…What I said two years ago on a similar situation is instructive. In response to another instance where Heather Bennett and McKell Withers attempted to reduce viable solutions to public relations counter-offensives, I stated the following:
Board member Michael Clara also said he feels it’s not a good use of tax dollars. “We’re here to educate children, not worry about our image, and that could have been solved had they dealt with this honestly in the beginning,” Clara said.
He called it “devious” for the district to put out a request for proposals for $1 less than what’s required for full board approval. He said he wasn’t aware of the request until he heard about it unofficially, not from the district. 
Superintendent Cunningham stated that the District’s Public Information Officer does not have the time to manage public relations issues facing the District. Yet the administration has the time, energy and resource to monitor the activities of Board members. In the fall of 2014, I was made aware that the Superintendent’s Attorney had issued over a dozen GRAMA requests to other elected officials in an effort to track my activities.  I submitted a GRAMA Request to ascertain why District resources were being utilized to monitor my activities. I obtained a copy of an email exchange between Jason Olsen (PIO), McKell Withers (Superintendent) and his personal attorney Kristina Kindl wherein my asking questions in a recent Board meeting was described as “repugnant” and a list of tactics to “control” me and silence my voice was outlined. The action list included the following:
- Letter of Reprimand
- Change board meeting procedures to limit his speaking time
- Declaring any discussion as not on the agenda and out of order and stopping him immediately
- Have him removed from the meeting
- Public letter demanding an apology
- Obtain letter of support from the board for superintendent and board administrator
- Obtain letters of support from the schools for the superintendent
- Obtain letters of support from the community for the superintendent 
I also discovered an email where the Director of External Communications, Michael Williams and the Superintendent were discussing my church activities and ecclesiastical responsibilities: “…he is on the High Council…left of the Stake President 5 individuals down…” Withers replied “…it was my understanding that he was on the High Council somewhere, sounds like we know where now.”  This exchange is significant, in that it further illustrates how the resources of the District are used against me in my capacity as an elected official and not used to provide our children with the quality of education that they deserve.
A recent incident in Texas has several parallels with what is happening here in the Salt Lake City School District. Similar to Superintendent Cunningham, University of Texas System (UT) Chancellor McRaven has utilized several procedural methods to withhold information from UT Regent Wallace Hall. Late last year the Texas Attorney General determined the following:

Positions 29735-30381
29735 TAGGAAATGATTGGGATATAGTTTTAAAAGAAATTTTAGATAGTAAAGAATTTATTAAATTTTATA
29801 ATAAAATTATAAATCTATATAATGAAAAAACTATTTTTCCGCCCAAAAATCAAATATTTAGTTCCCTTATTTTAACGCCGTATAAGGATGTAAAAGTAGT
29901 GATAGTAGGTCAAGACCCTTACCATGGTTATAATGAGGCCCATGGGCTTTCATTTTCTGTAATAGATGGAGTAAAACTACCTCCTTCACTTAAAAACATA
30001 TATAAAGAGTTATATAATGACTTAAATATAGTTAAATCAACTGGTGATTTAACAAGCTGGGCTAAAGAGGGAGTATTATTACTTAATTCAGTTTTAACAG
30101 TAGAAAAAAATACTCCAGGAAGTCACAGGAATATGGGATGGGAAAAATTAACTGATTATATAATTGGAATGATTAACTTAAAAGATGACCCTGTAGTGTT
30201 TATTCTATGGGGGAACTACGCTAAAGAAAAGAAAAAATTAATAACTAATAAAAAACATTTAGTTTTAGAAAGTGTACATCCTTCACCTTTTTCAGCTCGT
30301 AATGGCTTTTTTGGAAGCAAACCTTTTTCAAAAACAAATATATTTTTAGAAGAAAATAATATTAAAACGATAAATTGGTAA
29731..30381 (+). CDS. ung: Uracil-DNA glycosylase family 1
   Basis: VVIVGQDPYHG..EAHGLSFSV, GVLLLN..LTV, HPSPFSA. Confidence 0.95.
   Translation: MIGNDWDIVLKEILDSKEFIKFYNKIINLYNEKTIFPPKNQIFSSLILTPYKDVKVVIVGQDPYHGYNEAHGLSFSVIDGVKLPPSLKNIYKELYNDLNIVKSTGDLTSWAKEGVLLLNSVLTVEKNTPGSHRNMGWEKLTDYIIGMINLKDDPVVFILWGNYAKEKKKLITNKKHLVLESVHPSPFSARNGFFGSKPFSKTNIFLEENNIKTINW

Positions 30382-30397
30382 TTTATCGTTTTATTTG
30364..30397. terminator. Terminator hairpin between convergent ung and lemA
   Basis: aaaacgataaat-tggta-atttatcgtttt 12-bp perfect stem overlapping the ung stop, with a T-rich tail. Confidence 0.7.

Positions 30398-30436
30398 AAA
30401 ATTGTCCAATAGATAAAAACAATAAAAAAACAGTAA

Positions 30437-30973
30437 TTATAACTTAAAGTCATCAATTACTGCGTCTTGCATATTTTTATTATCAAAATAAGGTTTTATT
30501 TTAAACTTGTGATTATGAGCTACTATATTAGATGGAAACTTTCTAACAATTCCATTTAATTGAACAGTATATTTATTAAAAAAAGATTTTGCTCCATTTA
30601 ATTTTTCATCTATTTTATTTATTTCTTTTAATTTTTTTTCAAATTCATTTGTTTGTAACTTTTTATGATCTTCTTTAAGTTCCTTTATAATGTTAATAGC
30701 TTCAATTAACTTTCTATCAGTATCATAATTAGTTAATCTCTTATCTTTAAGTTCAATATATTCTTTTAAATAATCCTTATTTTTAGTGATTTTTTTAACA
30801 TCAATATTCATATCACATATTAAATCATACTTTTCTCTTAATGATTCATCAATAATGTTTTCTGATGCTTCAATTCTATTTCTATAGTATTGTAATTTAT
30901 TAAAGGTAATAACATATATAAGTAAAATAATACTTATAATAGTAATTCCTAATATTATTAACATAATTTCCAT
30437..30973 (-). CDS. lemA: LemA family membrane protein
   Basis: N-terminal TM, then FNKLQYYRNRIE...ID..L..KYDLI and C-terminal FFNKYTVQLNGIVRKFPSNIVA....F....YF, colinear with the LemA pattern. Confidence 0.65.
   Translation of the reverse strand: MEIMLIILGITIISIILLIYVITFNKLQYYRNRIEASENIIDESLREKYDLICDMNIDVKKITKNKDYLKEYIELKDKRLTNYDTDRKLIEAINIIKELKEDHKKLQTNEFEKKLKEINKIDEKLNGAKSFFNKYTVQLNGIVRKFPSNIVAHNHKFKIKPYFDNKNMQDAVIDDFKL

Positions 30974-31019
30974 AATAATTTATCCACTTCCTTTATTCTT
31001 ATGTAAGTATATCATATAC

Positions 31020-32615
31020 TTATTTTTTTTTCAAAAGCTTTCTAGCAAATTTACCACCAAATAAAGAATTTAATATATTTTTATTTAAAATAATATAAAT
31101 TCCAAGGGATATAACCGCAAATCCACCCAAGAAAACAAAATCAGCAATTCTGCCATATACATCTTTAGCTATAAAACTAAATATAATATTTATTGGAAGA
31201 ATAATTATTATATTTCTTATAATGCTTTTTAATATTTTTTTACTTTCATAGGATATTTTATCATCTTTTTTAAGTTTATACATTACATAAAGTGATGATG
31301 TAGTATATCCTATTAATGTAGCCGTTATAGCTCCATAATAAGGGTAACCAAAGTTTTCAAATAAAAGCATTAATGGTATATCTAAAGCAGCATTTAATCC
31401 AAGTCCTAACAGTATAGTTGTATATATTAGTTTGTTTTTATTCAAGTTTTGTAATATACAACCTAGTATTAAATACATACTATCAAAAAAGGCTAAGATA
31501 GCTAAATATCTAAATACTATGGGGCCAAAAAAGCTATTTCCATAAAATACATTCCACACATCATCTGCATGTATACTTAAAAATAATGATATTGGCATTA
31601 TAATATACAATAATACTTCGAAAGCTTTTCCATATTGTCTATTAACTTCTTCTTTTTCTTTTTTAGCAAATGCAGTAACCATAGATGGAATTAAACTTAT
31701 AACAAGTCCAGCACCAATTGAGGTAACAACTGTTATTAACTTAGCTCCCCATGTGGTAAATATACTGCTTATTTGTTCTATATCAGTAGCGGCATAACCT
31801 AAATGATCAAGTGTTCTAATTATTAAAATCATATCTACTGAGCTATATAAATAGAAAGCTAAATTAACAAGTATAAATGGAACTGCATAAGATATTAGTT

Texas Attorney General Ken Paxton sharply rebuked the administration and board of regents of the University of Texas Tuesday, granting a sweeping ruling in favor of UT Regent Wallace Hall and stating that a recent board decision limiting regents’ access to records violates state law…
Paxton’s opinion is the latest development in an ongoing and increasingly entrenched fight between UT Chancellor William McRaven, his loyalists on the board and Hall, who has worked for years to uncover the role of political favoritism in the UT admissions process…Earlier this year… Hall won a simple two votes to get access to the records, board members who are devoted to keeping UT’s secrets secret decided the bar is too low for regents to review documents pertaining to the very institution they pledge to serve. So the board changed the rules to require that a majority of members support an individual regent’s request for internal documents if those documents cause UT’s chancellor or chairman “concerns”. On its face, the new rule is bizarre. What sort of Potemkin board would emerge if a regent couldn’t ask for material that concerns the administration. The scrutiny of board members should concern the administration. That’s what boards are for. Paxton saw this instantly.
“We believe this rule violates state law by imposing a substantive barrier to a regent’s right to access information he believes necessary to fulfill his regental duties,” Paxton wrote.
None of this is any surprise. Or it shouldn’t be. A long body of opinion from past attorneys general confirms this is the law.
“A member of a governing body has an inherent right of access to the records of that body when requested in the member’s official capacity,” states one well-established opinion. 
When a school administration is allowed to act in an unchecked and incoherent manner, it is the students from communities such as mine that suffer the most. I want the members of the Legislative Education Committees to be aware of the current state of chaos in Salt Lake City. The current school administration is accountable to no one on how they are expending funds designed to meet the educational needs of our most vulnerable students. I am asking members of the legislature to help me explore ways in which we can restore order to this chaos, so that the public education system in Salt Lake City can fulfill its purpose. In conclusion, I echo the insight of John Florez: